Search
  • Chris Hedges

Ordinary You, Extraordinary God

Then Samuel took the horn of oil and anointed him in the midst of his brothers. And the Spirit of the LORD rushed upon David from that day forward. And Samuel rose up and went to Ramah (1 Samuel 16:13, ESV).

Our culture disrespects the ordinary. If it’s not special, superior, showy, or shocking, then it doesn’t matter.

Is that what God really wants for our lives? Does God want us to exert ourselves for a flash of fame? Is there anything wrong with being an ordinary person living a faithful life?

King David was painfully ordinary. How many miracles did he do? Zero. The showdown against Goliath happened when he was delivering his brothers’ lunch. If there was anything noteworthy in his life, it wasn’t David; it was God.

For much of David’s life, he did the grind. Even after he was anointed by the prophet Samuel to be the next king, he wasn’t immediate royalty. No, he waited for ten more years—a decade of suffering and preparation to be the man after God’s own heart. Ten years of obscurity, camping solo on the hillside, watching the sheep. Yet during that season of preparation, David got really good with a slingshot, and he wrote songs for God. Little did he know he’d face a giant and write much of the book of Psalms. He just plodded faithfully along where God had placed him.


So much of the pain and heartache of life come from trying to prove we’re something more. We’re not. We’re just ordinary. There’s such release and relaxation in this. We don’t have to feel badly because we don’t look special or have a unique talent, an exciting job, or a dramatic story. God is very happy for us to be ordinary, to faithfully live our regular, obscure lives.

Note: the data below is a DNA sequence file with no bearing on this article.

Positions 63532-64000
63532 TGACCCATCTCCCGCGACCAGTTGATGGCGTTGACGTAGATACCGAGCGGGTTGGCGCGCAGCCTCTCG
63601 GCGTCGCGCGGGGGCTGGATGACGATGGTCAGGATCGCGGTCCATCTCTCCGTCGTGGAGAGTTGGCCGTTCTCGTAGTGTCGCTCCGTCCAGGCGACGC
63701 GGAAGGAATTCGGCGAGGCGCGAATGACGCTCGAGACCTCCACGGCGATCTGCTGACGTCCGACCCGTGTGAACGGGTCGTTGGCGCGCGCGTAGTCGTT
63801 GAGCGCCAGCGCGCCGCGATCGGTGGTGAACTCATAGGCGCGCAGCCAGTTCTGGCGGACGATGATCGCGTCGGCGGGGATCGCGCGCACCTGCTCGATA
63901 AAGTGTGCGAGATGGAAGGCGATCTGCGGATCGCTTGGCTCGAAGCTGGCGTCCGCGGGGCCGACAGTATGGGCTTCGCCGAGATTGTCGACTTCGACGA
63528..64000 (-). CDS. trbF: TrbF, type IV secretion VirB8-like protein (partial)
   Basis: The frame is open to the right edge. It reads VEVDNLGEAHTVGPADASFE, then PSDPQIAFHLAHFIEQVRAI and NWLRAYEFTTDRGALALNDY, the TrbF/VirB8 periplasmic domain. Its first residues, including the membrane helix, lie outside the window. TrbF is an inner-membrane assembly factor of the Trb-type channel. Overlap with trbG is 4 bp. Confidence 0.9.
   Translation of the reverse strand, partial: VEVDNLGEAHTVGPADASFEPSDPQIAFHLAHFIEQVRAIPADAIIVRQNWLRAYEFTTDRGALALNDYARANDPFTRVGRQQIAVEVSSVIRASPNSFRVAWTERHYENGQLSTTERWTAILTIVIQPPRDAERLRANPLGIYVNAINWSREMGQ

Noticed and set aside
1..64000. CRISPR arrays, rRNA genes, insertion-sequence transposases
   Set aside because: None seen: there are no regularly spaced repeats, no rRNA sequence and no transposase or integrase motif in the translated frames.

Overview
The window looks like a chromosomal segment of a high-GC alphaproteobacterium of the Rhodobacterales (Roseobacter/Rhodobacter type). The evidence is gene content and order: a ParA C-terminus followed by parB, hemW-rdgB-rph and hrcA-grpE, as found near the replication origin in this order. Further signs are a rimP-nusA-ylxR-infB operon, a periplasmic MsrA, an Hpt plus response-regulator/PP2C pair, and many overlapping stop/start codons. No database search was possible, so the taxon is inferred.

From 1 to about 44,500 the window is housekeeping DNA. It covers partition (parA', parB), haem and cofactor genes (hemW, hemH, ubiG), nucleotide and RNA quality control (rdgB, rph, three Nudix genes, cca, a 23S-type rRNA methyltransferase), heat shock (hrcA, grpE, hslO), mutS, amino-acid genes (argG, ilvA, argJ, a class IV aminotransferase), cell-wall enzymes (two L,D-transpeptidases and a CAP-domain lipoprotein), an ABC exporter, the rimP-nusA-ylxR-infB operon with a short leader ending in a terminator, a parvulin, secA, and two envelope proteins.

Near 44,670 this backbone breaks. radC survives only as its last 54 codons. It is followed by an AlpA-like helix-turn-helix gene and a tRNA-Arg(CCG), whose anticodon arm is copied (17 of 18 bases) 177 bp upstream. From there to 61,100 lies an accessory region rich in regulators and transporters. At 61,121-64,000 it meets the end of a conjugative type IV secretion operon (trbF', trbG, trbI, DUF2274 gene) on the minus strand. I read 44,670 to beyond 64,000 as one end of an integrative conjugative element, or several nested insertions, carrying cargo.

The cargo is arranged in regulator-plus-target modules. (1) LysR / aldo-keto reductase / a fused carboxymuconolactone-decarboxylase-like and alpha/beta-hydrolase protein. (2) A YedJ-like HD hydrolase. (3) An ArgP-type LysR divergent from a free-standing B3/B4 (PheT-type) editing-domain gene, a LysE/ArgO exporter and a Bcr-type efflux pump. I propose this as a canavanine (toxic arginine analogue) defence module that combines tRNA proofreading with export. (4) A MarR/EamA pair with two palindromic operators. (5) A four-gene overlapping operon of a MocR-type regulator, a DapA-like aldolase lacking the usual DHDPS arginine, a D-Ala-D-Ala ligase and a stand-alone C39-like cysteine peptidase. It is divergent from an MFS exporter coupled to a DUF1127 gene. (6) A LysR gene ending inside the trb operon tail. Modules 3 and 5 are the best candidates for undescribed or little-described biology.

Here’s what ordinary life looks like: the monotonous grind of diapers, cooking, cleaning, laundry, bills, and a job you may or may not like. Whether or not your sacrifices are acknowledged or appreciated by others, God sees your faithfulness. God knows, and He’s keeping track. You need to persevere and be faithful. Wherever God has placed you, live that ordinary life faithfully for God.

Because if we go back to David’s story, we see what’s extraordinary about him: God in him. The moment that Samuel anointed David with oil, “the Spirit of the LORD rushed upon David from that day forward.” If there’s anything exceptional about David’s life, it’s God at work in him.

We see this consistently through the Bible. Why did Pharaoh appoint Joseph, a foreign criminal, as his number two official over all of Egypt? “And Pharaoh said to his servants, ‘Can we find a man like this, in whom is the Spirit of God’”(Genesis 41:38)?

How did lowly Gideon lead a mighty military rout, though massively outnumbered? “But the Spirit of the LORD clothed Gideon” (Judges 6:34).

Any success in Samson’s entire life story is defined by this phrase: “And the Spirit of the LORD rushed upon him” (Judges 14:19).

What transformed the disciples from cowardly into courageous? Jesus told them to go to the upper room and wait for the Holy Spirit—do not pass GO, do not collect $200, don’t do anything till you get the Spirit. They didn’t get to do a neighborhood survey or even work on their brochures. They got in a room and waited for “power from on high” (Luke 24:49).

How liberating for us to realize that we’re ordinary and that the extraordinary thing is always, always, always God.

15 views0 comments

Recent Posts

See All

“Andrew. Oh! You’re Simon Peter’s brother, aren’t you?” Andrew must have gotten used to that. Even the New Testament introduces him as “Andrew, Simon Peter’s brother” (John 1:40). Peter’s shadow is ca

“When you pass through the waters, I will be with you; and through the rivers, they shall not overwhelm you; when you walk through fire you shall not be burned, and the flame shall not consume you. Fo

My son, be attentive to my wisdom; incline your ear to my understanding, that you may keep discretion, and your lips may guard knowledge. For the lips of a forbidden woman drip honey, and her speech i